“The Federal Government should be supported that it’s made some move in this direction, but I think it should be seen as a base to build on rather than the definitive.
“The problem of addiction in our community is enormous and it is beyond comprehension, however the level of understanding of how the variety of systems needs to work collaboratively to address it is very difficult to achieve.
“Some of the things that need to be done for alcohol, which is a very common substance, we can’t do because it’s too complex for governments, [because] they are risk averse.”
The holiday of a lifetime
The Thailand rehab facilities are no different to Australians heading overseas to undergo cosmetic and dental surgery – for a fraction of the Australian price.
Dr Townshend said the DARA facility founders aimed to create a luxurious service that was accessible, not just for the privileged, but to all walks of life.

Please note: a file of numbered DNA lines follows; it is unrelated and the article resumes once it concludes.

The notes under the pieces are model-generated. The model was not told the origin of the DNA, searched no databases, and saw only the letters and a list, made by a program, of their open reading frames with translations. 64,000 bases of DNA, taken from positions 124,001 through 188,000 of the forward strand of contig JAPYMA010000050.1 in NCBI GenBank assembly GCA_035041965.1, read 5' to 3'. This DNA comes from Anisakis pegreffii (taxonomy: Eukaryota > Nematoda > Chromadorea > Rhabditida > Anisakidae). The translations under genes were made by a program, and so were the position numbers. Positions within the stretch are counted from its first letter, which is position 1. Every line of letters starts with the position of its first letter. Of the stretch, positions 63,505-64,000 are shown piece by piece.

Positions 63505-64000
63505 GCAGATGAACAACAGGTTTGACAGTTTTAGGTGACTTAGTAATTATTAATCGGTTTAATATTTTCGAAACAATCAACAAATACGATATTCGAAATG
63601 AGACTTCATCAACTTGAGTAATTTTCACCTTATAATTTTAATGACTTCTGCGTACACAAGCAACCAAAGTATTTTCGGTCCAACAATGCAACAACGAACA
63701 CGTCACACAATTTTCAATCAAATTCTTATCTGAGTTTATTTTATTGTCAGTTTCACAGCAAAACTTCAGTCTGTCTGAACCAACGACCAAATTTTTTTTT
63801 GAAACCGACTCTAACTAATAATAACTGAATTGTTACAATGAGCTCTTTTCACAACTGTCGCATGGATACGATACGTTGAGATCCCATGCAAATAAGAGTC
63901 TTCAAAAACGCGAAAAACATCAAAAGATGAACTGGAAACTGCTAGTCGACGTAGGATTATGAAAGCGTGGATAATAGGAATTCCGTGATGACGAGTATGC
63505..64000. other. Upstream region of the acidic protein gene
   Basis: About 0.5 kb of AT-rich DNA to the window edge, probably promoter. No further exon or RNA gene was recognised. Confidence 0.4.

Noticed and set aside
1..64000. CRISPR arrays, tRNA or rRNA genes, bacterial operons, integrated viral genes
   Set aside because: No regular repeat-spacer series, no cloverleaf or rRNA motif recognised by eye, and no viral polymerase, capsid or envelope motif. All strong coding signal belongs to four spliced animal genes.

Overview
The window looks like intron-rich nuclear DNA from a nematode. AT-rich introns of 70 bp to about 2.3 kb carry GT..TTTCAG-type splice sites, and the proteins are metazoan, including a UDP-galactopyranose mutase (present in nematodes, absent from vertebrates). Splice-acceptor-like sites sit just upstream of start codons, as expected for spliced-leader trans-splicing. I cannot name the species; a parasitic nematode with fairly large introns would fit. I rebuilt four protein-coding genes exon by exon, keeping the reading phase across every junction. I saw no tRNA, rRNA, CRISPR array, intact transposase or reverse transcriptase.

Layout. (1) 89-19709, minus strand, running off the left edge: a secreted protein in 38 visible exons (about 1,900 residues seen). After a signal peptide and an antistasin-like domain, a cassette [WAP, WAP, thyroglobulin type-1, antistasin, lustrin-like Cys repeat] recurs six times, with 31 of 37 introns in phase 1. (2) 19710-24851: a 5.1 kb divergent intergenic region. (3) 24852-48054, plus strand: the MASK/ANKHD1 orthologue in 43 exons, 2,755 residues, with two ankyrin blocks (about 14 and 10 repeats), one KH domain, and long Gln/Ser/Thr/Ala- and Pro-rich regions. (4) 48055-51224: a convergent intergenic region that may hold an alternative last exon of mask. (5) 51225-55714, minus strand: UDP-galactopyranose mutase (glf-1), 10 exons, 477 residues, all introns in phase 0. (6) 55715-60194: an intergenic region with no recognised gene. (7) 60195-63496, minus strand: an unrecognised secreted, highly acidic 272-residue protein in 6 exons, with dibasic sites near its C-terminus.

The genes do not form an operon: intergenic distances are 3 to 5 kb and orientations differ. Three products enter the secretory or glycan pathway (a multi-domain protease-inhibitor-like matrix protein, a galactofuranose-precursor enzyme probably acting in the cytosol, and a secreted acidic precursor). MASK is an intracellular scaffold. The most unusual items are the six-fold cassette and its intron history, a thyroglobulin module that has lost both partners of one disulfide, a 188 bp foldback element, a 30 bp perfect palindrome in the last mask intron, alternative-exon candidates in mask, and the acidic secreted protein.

He leads a 16-strong team of internationally certified medical and allied health professionals, and said anyone could develop an addiction in “the right situation, and given the right drug”.
Victorian labourer Mark, 30, began dabbling in drugs at a young age and with the help of DARA was able to pull himself out of a drug spiral that lasted almost his entire life.
At the age of 12, Mark was smoking cigarettes. One year later, he was smoking marijuana.
It wasn’t long until Mark began experimenting with other illicit substances, and by 15 he was dabbling in ecstasy, then onto the highly addictive drug ice.
This sadly led to the destruction of many relationships – including his wife walking out on him.
Luckily, in 2015, a work colleague showed some concern about his health, which finally prompted him to do something about his addiction.
By September he was on a plane to Thailand to start the DARA rehab program.
“It was tough at first, and I didn’t understand the purpose of the classes, but I soon found myself relating to everyone and listening to their stories, and I started to recognise my own issues,” Mark said.
“[It] was a truly life-changing experience.”